Facebook on Thursday announced Home, a launcher for Android devices that focuses on people and content rather than apps and tasks. Despite what countless rumors have pointed to, Facebook has not built its own phone and has not forked Android to create its own operating system.
“We’re not building a phone; and we’re not building an operating system, but we are building something that’s a whole lot deeper than an app,” Facebook co-founder and CEO Mark Zuckerberg said at the event. “You don’t need to fork Android to do this. You don’t need to modify the operating system really.”
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This makes a lot of sense. Facebook is going down this path because it wants to be on existing phones as well as new phones. If Facebook were to simply fork Android, it would have to either build its own phones or convince manufacturers that their operating system was superior to Android. This way, it doesn’t have to do any of that.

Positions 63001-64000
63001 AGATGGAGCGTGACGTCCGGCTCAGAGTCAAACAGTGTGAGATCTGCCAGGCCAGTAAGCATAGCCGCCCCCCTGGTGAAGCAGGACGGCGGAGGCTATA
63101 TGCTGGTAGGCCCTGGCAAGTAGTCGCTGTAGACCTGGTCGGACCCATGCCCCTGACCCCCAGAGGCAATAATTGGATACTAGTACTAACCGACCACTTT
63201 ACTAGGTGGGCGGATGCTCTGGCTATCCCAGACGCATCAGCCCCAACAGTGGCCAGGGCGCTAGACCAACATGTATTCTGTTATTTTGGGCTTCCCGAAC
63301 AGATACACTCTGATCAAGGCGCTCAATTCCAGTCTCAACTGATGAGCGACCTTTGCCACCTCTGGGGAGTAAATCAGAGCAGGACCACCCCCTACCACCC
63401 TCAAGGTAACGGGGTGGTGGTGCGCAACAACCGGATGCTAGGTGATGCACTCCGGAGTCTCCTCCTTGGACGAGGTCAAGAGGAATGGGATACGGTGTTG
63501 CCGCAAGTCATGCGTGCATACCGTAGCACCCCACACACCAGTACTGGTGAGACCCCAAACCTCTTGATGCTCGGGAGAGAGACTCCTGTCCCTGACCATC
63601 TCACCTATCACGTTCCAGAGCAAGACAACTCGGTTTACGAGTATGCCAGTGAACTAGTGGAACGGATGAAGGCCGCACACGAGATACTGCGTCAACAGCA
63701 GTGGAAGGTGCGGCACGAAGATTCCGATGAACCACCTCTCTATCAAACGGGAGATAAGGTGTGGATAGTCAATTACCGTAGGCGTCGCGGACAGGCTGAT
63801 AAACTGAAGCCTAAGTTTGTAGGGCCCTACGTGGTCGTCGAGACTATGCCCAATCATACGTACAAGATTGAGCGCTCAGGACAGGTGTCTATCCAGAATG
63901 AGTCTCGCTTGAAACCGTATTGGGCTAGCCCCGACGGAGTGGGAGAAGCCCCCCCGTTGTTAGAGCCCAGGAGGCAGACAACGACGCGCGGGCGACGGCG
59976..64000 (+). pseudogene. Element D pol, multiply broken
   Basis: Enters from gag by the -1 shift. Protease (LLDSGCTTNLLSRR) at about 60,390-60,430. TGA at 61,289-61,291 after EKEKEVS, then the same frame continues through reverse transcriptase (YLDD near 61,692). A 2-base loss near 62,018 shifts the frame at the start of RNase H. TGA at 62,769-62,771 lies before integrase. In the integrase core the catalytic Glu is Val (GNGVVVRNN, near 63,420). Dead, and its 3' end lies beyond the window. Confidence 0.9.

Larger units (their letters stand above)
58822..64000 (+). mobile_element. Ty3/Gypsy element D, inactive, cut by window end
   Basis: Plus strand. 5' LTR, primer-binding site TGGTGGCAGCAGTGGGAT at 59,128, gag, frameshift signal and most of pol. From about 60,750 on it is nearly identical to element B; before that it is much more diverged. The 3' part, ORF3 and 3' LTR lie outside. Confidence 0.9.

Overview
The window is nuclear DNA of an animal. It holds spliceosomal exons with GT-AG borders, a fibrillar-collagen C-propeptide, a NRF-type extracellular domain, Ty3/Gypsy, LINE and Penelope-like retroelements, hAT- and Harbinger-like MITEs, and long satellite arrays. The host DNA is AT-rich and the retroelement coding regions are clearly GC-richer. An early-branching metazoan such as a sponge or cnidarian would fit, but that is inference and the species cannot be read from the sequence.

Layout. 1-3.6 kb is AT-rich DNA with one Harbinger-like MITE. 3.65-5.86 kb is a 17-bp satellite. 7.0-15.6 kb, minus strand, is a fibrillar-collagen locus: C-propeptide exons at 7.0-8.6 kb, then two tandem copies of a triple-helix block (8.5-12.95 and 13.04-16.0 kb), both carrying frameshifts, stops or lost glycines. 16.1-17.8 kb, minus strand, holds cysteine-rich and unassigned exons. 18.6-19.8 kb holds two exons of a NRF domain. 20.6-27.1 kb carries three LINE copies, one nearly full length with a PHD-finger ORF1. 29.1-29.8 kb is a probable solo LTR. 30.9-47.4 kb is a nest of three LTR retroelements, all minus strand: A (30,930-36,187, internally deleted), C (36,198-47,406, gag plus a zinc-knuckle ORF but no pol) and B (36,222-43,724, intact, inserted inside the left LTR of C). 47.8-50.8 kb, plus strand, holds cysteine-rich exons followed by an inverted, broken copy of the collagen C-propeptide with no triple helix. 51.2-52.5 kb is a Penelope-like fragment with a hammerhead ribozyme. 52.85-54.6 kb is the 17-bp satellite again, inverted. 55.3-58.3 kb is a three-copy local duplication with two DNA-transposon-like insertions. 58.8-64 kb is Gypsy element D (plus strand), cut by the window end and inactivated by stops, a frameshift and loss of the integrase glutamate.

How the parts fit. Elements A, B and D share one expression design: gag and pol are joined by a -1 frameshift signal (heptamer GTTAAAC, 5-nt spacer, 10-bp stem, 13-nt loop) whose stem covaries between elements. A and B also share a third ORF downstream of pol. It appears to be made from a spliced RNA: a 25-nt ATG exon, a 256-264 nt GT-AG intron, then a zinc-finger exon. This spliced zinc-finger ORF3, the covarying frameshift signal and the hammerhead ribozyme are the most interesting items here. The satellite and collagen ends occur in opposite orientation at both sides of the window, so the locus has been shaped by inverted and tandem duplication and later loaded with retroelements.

Facebook of course still has to partner with both carriers and manufacturers, but the majority have already embraced Android. Their customers already love and use Facebook, so it’s really a no-brainer for many.
A launcher means Facebook can get Android users to install, and Android partners to preload Home as an additional option. It’s a genius move that ensures Facebook’s presence on the world’s most popular operating system becomes even more important.
Google will naturally not like this move, but it would hate a fork of Android even more. Throughout the announcement, Zuckerberg and other Facebook executives praised the openness of Android. There is, however, one group at Google that still won’t like this: the Google+ team.
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